Figure 1. The interaction of level of depressive symptoms and partner’s level of negative behavior.

A key pattern of results that supported our predictions is shown in Figure 1. In this graph negative bias is represented by a score over zero. The higher the score, the more people were overestimating the negativity of their partner’s behavior. Shown on the right side of the figure, when people faced potentially hurtful behavior by the partner, such as criticism or lack of affection, participants with elevated depressive symptoms perceived that behavior as more negative than was intended by the partner. So, for example, when partners reported a mildly critical comment or some desire to spend time alone, this was viewed by people with elevated depressive symptoms as the partner being very disparaging and withdrawing from the relationship. Moreover, on days when participants demonstrated these negative biases, they felt more insecure in their relationship, they were less confident that their partner loved them, and they felt more sad, hopeless and discouraged.

These findings highlight the powerful impact depression can have on the way people “see” their relationships and show how perceptual biases can lock people into feelings of depression and hopelessness. Even very satisfied and loving partners behave in ways which can be viewed negatively – at times all partners can be critical, fail to provide the right kind of support, or be busy with other activities. Sadly, people who are experiencing depressed mood, and thus really need love and support from their partner, are also the people who are less likely to see their partner’s behavior as loving and supportive. Instead, by reading too much into criticism or overlooking their partner’s affection, people with depressive symptoms will experience increasing feelings of insecurity and dissatisfaction, which simply reinforce their depressed mood and pessimistic outlook of the world.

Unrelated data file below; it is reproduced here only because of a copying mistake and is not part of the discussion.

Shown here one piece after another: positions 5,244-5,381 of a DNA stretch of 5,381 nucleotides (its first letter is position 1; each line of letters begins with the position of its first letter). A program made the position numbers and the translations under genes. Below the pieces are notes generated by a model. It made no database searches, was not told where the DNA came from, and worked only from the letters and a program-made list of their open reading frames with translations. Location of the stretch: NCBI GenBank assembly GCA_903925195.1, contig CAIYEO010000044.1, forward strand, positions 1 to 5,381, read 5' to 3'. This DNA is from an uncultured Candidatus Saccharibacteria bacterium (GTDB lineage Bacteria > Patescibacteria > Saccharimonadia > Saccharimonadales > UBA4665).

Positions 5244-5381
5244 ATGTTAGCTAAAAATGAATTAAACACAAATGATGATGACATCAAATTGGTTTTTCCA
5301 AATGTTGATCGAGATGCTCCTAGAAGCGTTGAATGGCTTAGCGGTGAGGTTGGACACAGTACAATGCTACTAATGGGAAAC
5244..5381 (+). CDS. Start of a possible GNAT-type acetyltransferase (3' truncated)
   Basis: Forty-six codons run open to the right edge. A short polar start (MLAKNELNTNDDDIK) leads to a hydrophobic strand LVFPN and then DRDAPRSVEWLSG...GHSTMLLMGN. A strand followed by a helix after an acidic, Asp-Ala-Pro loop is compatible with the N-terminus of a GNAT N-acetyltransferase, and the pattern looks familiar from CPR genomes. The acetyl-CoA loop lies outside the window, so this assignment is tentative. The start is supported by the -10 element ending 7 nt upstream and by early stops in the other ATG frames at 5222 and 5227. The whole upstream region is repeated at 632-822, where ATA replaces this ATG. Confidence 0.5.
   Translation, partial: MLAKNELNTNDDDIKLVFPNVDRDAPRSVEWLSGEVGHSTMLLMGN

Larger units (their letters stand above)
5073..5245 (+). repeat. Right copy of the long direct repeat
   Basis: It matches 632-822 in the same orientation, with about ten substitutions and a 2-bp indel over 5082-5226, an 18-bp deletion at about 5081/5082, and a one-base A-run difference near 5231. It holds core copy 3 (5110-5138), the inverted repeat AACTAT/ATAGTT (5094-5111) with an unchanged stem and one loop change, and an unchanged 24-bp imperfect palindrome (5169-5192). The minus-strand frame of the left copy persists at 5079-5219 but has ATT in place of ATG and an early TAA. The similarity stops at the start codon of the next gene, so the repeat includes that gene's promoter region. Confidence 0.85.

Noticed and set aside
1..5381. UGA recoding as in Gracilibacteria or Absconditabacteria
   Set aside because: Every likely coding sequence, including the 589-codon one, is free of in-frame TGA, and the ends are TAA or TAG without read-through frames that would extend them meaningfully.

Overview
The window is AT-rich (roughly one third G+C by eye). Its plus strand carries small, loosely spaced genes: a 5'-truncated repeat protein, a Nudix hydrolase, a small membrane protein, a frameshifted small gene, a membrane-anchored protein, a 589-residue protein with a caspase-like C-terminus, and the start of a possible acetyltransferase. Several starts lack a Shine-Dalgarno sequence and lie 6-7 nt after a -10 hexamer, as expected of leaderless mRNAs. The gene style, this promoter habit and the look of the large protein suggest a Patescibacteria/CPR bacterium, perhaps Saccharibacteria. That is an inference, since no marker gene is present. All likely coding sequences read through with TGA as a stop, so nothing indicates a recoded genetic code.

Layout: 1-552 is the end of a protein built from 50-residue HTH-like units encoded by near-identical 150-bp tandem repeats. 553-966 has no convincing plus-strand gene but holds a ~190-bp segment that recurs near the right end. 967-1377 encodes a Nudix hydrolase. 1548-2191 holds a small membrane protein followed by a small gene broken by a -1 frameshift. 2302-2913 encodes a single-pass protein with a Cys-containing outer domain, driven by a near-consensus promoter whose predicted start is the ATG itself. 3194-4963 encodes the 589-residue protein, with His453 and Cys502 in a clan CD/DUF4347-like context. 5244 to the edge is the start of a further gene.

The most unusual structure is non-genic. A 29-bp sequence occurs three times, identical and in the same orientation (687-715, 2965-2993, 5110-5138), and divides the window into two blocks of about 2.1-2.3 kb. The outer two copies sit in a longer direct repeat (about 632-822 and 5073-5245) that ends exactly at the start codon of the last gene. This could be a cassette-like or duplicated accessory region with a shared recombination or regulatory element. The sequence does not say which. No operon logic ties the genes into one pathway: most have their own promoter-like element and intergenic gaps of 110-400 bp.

Author Information


Nickola Overall is a Senior Lecturer at the University of Auckland, New Zealand. Her research interests focus on interpersonal processes and personal wellbeing, including how individual differences and social attitudes shape perceptions, communication and support in close relationships.


Matthew Hammond is a PhD candidate at the University of Auckland, New Zealand. His research interests are sexist attitudes, gender and statistical research methods, and his current projects focus on how sexism influences processes within intimate relationships.


Andrews, P.W., & Thomson, Jr., J.A. (2009). The bright side of being blue: Depression as an adaptation for analyzing complex problems. Psychological Review, 116, 620-654.

Fletcher, G. J. O., & Kerr, P. S. G. (2010). Through the eyes of love: Reality and illusion in intimate relationships. Psychological Bulletin, 136, 627-658.

Overall, N.C. & Hammond, M.D. (2013). Biased and accurate: Depressive symptoms and daily perceptions within intimate relationships. Personality and Social Psychology Bulletin, 39, 636-650.

West, T. V., & Kenny, D. A. (2011). The truth and bias model of judgment. Psychological Review, 118, 357-378.